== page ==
Patrick O'Meara, who served as dean and then vice president for international affairs for the last two decades until stepping down in June and has been an African scholar at IU since the 1960s, said of Sirleaf, "This is a remarkable woman who took the leadership of a war-torn country and who courageously has helped to rebuild it toward increasing stability. She's had to contend with warlords, child soldiers and the atrocities of the past.

"She's also been a symbol of the strength of a woman leader in a continent that has for so long been dominated by male politicians," he said. "She is someone who has also attempted to move her society away from corrupt practices and this, in itself, has been a truly remarkable achievement. The Nobel Peace Prize is a real recognition of a woman who has made a difference and has affected millions of lives."

O'Meara, who now chairs IU's Center for International Education and Development Assistance, hosted Sirleaf for several days during her 2008 visit to Bloomington.

"I was constantly impressed with her down-to-earth approach to living in every sense of the term," he said. "While she was in Bloomington, I was delighted to see a woman with an extraordinary sense of humor and practicality. Indiana University has had an extraordinary set of linkages with her country, and she was particularly pleased to hear more about them."

Amos Sawyer, a key Sirleaf adviser and chair of the Liberian governance reform commission, said today the prize is "a sheer delight" for Liberians and the president's supporters.

"This is a much-deserved honor that, in a symbolic way, caps her public service career in a subregion that has been plagued with conflict," he said. "Coming as it does on the eve of national elections, it should be seen as a deserved boost to her candidacy and an international validation of her work. Those of us who work with her think this award should reinforce the commitment to the reform agenda, including public-sector reform and above all the agenda for national reconciliation."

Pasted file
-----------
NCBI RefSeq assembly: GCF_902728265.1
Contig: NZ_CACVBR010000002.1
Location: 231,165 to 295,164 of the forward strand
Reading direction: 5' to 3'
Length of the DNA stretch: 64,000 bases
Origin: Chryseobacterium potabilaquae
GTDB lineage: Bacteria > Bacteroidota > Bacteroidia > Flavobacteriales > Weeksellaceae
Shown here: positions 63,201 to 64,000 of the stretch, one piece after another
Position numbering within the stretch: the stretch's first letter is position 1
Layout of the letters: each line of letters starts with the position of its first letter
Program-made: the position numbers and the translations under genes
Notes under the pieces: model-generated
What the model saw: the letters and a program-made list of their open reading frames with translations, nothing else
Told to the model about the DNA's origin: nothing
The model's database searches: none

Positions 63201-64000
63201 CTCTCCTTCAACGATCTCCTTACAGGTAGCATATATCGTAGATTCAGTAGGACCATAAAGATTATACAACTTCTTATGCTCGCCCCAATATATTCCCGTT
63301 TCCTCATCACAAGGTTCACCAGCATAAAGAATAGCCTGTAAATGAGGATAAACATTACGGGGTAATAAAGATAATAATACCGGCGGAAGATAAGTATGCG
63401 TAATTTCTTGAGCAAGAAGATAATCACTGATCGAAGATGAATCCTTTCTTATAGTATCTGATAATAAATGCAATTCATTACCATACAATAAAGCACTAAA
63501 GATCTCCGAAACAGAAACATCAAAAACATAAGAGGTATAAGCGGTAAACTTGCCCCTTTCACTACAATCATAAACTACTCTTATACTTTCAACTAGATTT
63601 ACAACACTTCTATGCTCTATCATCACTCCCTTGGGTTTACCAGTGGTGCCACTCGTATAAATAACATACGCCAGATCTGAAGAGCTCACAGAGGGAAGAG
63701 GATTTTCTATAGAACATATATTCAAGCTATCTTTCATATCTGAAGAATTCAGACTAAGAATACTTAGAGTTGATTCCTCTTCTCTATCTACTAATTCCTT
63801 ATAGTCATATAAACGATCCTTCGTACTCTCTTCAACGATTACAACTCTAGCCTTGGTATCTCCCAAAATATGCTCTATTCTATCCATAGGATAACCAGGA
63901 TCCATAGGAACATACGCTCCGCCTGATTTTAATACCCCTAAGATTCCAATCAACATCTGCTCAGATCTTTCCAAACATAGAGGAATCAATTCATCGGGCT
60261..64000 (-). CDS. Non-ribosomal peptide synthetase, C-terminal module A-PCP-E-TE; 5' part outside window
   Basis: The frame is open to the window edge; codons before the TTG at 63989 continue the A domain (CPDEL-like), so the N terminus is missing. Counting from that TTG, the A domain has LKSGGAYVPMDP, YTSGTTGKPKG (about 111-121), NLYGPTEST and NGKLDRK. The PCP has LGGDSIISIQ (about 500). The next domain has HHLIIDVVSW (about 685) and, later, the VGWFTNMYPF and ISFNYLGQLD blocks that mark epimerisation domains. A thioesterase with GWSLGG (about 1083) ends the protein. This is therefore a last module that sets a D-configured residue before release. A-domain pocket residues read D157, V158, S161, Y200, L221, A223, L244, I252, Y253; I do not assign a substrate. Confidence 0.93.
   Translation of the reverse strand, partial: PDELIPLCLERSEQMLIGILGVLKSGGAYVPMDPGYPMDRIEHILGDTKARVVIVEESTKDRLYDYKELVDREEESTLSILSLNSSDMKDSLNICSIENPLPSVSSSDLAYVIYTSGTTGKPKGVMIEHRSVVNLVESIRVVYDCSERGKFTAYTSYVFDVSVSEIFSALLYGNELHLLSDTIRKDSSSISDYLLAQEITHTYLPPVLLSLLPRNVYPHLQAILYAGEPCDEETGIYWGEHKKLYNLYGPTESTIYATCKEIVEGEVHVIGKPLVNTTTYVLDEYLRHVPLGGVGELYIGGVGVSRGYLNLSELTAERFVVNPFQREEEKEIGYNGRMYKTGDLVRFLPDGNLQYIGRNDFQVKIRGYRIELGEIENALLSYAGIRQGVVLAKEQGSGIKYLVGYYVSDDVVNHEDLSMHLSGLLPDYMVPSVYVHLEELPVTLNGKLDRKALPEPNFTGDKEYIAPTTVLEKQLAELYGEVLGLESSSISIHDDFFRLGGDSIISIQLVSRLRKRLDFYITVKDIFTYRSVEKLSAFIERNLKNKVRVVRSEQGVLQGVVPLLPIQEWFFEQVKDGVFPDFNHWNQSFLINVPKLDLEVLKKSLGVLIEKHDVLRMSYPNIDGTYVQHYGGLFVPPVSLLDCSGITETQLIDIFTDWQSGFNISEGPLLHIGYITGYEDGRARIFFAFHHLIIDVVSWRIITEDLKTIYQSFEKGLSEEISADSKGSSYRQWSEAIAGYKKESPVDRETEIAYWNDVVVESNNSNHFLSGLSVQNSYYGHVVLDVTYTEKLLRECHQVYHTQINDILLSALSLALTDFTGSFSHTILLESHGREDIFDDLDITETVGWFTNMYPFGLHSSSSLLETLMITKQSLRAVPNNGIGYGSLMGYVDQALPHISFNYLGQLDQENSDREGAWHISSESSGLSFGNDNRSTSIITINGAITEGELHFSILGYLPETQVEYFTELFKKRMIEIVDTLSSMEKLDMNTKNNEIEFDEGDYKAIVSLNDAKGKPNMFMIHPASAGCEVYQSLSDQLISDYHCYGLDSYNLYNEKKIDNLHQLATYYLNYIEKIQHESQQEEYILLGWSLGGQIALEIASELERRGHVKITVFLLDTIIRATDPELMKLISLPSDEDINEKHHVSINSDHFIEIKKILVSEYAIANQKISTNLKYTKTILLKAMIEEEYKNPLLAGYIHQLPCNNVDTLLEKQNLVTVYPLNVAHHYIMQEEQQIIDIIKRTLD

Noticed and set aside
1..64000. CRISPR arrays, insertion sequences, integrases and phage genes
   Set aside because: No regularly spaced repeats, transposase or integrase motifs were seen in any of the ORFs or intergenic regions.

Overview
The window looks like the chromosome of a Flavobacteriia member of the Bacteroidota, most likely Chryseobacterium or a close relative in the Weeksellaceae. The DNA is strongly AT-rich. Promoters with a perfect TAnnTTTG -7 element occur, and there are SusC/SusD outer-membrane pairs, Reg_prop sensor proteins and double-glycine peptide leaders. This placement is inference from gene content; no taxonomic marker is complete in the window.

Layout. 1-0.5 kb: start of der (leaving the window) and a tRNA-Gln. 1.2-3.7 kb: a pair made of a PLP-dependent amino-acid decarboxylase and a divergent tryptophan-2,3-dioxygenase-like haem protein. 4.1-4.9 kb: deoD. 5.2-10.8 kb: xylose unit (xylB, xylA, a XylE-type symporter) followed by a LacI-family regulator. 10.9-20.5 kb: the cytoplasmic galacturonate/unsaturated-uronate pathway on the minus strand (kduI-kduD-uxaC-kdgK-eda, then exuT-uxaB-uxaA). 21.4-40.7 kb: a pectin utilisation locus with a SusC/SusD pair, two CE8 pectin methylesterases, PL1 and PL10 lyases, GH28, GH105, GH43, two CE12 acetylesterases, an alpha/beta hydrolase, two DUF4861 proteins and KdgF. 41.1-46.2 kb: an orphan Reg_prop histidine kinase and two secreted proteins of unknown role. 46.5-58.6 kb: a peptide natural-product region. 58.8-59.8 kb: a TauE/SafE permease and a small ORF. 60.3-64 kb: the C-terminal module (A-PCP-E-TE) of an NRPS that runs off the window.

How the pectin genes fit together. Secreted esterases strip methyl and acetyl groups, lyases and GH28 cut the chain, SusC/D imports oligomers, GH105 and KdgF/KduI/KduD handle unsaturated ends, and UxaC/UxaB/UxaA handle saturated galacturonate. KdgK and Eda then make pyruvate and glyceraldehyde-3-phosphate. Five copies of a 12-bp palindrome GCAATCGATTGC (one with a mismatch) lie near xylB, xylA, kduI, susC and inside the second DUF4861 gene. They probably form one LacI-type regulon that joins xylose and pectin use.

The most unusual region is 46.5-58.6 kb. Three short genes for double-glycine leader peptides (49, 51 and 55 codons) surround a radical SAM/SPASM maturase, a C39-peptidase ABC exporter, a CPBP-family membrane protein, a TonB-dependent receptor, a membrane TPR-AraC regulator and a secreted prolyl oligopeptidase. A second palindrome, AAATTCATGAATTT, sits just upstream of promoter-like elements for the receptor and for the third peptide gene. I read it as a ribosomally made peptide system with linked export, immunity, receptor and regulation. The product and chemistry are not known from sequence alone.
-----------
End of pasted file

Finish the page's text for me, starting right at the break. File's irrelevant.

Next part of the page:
IU has a long history of research interest and involvement in Liberia. Claude Clegg, professor of history at IU Bloomington, has published extensively on Liberian history. IU has the world's leading collection of Liberian documents, and the late Gus Liebenow was a great authority on Liberian politics and is still widely remembered and recognized in Liberia.

The Workshop on Political Theory has provided research support and an intellectual framework for governance reform in Liberia. Ruth Stone, associate provost for research, is an expert on Liberian music, and her husband, Verlon, has been involved in the preservation of Liberian archives and land tenure records through the Liberian Collections Project at IU.

Discussions between IU and the University of Liberia since 2008 have led to the development of a consortium within and outside of IU, with partners including the IU School of Nursing, the IU School of Health, Physical Education and Recreation, staff of the IU Center for Genomics and Bio-Informatics and the Liberian Collections Project. The IU Maurer School of Law has had a partnership with the Arthur Grimes School of Law at the University of Liberia.

"We anticipate several announcements in the coming weeks that are the fruit of these collaborations between IU and Liberian counterparts," Reafsnyder said.